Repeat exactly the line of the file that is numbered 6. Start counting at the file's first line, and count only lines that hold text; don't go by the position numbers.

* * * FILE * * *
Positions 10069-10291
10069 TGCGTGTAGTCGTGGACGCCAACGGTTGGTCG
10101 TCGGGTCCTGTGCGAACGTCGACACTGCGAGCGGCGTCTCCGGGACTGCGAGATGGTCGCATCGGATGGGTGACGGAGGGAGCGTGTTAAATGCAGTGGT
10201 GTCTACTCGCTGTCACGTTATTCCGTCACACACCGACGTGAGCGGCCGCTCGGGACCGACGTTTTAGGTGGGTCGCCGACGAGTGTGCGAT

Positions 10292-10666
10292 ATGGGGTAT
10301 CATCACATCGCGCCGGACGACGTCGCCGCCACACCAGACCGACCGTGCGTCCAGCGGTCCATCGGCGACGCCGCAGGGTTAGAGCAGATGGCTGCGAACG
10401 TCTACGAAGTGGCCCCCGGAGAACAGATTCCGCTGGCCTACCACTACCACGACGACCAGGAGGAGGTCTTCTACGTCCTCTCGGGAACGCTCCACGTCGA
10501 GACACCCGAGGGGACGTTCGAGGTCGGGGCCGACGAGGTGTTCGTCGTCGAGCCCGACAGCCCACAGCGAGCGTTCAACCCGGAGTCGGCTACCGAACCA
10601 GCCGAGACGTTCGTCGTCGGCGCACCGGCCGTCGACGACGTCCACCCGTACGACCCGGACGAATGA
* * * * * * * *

10292 ATGGGGTAT